Expateek - the man who started Adidas was Adolf (or Adi, to his mates) Dassler, so not only is the British pronunciation more sophisticated, it also has the added benefit of being correct!

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  4. Ooo yes indeed. Some habit die hard. Luckily I have a few children around to correct me.
    Cheers

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  5. I agree with you 100% on the tomato pronounciation, even though people stare at me in Subway.
    My American friends think it's hilarious how I pronounce dew, compost, tuna, route etc. No amount of telling them I'm speaking ENGLISH gets through, but i don't force the point. Some of the American words actually sound better and hey - when in Rome....

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  6. Well Expat mum, I think you have given over enough words, I mean Bayzil and OREGano, I think is plenty to give in to. You hold on to your Tom-a-toe. How do you say parmesan out of interest? Parm-e-zan or Parm-eshon?

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  7. Hmm. I think I say Pamezan, however I have a full-blown, real Italian uncle in England who says it almost like a cross between the two so the "sh" sound isn't really wrong.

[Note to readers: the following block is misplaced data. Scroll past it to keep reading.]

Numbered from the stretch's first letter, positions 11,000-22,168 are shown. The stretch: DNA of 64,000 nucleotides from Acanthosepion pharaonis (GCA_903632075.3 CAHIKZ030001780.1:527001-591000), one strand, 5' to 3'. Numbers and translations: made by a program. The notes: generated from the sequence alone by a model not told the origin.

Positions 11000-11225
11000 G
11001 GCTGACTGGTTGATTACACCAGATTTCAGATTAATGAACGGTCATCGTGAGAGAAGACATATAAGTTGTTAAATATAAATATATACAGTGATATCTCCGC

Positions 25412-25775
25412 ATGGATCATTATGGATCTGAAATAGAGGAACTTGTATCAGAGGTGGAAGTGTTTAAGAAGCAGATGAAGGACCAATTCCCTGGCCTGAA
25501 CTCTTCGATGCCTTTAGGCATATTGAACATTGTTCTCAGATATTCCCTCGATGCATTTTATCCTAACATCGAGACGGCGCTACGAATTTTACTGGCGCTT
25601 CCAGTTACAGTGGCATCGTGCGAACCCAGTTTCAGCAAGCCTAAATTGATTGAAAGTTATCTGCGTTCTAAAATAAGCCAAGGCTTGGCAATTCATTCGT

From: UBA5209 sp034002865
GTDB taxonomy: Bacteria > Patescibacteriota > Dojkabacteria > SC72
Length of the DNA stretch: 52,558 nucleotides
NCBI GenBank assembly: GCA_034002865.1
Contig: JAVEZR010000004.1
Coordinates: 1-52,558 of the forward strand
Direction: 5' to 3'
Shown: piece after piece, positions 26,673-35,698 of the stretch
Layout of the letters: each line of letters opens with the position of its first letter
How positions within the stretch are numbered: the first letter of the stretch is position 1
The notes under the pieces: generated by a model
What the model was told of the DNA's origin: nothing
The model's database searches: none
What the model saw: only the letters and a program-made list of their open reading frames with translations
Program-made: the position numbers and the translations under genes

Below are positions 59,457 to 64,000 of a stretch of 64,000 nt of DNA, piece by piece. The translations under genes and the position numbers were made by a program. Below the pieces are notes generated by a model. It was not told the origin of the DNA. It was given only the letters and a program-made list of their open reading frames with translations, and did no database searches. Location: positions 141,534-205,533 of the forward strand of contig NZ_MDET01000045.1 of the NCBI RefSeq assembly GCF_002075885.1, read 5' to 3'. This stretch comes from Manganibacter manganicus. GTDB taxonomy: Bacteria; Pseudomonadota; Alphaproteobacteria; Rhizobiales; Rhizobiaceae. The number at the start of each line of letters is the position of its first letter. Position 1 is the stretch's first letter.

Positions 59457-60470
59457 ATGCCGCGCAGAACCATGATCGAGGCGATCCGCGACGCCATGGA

And tuna, I just can't bring myself to say "toona".

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  8. I'm with you on this one. Tom-a-toe it is. I too have succumbed in the herb (not 'erb) dept, but I'm sticking with my tomatoes and parmezan!

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  9. Lets all stick together with our tomatoes and bananas! If only the americans would sound some of their "T's". My stubborn one is mum as I cannot stand mom!

    OH yes & herb starts with an H which is pronounced. Gosh I am getting bolshy today! Sorry locals!

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  10. Thanks for the plug, Expatmum (ExpatMOM) ;) I really wouldn't have looked twice at someone saying 'tomahto' while I lived in the states; I think the Subway staff are just being snooty.

    I try to hang on to my Americanizms as much as I can, but I have to admit to saying Depo (not deepo) without even thinking about it. I'm going to have to watch it or the next thing you know I'll be saying 'al-u-MIN-i-um'

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  11. It is, always was, and forever will be a tom-a-toe in my book.

    Water is the one that gets me.But in desperation, I have been known to have to say, 'war-durr', to be able to get myself a glass of the wet stuff in more than one resturuant.

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  12. Seeing as my job is to teach English as a Second Language, I have had to give in to American pronunciations, though some words still require a certain amount of effort. Occasionally, I forget and am surprised when my students start sounding English!

    When I was in France I did my best to sound French, so here I try to sound American. Actually, given that I have now lived longer in the US than anywhere else it actually irritates me when people comment on my accent.